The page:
Attorney David Kopel appeared to testify before the subcommittee in opposition to the bill. He correctly tore the bill to pieces. His conclusion is the quote of the day.
S. 436 violates the Second Amendment right to keep and bear arms, the Fifth Amendment guarantee of due of law, the Fifth Amendment guarantee of equal protection of the law, and the Tenth Amendment’s reservation of state authority over purely intrastate activities. S. 436 further violates the Tenth Amendment by imposing on the vast majority of states an extremely repressive system of restrictions on law-abiding gun owners which those states have already rejected.
Ever since 1776, Congress has recognized that a national gun registry would be a dangerous violation of the right to keep and bear arms. S. 436 creates such a registry.
S. 436 has no legitimate constitutional basis of authority, because S. 436 attempts to twists Congress’s real power to regulate interstate commerce into the power to regulate what is not interstate and not commercial.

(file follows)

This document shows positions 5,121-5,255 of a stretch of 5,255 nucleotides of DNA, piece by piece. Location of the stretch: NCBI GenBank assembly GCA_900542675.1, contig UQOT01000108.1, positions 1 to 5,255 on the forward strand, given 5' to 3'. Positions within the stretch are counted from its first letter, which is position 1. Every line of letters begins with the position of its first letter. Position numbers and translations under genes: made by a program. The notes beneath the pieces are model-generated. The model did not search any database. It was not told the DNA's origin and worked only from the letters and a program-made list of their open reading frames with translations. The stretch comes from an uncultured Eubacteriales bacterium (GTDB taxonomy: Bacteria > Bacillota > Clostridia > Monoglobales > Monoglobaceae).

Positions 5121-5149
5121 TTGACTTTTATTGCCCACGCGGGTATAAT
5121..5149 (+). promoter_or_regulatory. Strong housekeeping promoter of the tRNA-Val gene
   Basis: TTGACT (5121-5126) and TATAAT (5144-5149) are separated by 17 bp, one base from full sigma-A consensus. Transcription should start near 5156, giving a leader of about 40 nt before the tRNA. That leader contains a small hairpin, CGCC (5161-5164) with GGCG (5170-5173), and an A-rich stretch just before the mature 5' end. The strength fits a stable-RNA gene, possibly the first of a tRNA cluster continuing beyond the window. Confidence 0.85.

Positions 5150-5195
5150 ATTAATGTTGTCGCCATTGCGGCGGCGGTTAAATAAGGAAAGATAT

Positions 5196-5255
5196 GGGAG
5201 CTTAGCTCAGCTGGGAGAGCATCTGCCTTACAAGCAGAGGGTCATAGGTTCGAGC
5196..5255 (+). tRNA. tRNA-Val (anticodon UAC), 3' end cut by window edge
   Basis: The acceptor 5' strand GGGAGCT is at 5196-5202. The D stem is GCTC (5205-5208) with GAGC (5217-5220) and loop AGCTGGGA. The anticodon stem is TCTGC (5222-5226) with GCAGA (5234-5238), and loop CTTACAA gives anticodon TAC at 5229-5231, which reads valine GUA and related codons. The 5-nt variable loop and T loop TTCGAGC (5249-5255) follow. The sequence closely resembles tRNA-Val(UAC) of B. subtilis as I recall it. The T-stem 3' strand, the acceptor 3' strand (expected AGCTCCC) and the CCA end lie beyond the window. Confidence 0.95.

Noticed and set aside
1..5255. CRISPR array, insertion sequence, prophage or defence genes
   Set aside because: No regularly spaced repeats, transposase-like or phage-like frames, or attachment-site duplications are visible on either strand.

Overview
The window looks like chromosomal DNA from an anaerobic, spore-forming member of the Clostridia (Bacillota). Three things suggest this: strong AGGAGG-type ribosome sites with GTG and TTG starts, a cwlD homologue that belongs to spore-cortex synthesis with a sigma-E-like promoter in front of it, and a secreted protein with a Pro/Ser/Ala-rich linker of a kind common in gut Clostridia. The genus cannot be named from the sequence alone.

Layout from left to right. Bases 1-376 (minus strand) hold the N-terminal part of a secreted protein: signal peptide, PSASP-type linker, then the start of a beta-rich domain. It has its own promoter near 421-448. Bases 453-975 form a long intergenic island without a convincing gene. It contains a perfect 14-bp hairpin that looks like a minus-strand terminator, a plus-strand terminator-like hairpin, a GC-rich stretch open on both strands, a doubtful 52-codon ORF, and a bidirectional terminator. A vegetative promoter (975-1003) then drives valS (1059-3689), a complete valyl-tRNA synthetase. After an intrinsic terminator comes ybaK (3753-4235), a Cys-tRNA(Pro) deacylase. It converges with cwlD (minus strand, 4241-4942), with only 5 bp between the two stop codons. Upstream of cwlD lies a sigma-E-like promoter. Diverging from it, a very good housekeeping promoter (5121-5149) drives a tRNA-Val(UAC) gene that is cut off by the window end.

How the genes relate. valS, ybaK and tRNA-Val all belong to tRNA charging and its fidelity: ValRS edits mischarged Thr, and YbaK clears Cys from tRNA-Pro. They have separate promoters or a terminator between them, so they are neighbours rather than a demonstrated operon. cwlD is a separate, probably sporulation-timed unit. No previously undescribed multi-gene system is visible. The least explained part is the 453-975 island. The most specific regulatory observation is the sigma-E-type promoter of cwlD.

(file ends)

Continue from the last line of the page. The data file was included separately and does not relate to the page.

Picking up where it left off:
S. 436 treats arrests as if they were convictions.
S. 436 takes the current gun ban for the criminally insane and applies it to non-dangerous people who have been ordered to get counseling for mental problems that have absolutely nothing to do with dangerousness—including stuttering, lack of sexual desire, and nicotine dependence.
Whatever good intentions might lie behind S. 436, the actual bill as drafted is grotesquely overbroad, and a Pandora’s Box of the dangerous consequences that are the inevitable result of making it a felony for law-abiding Americans to possess and use firearms.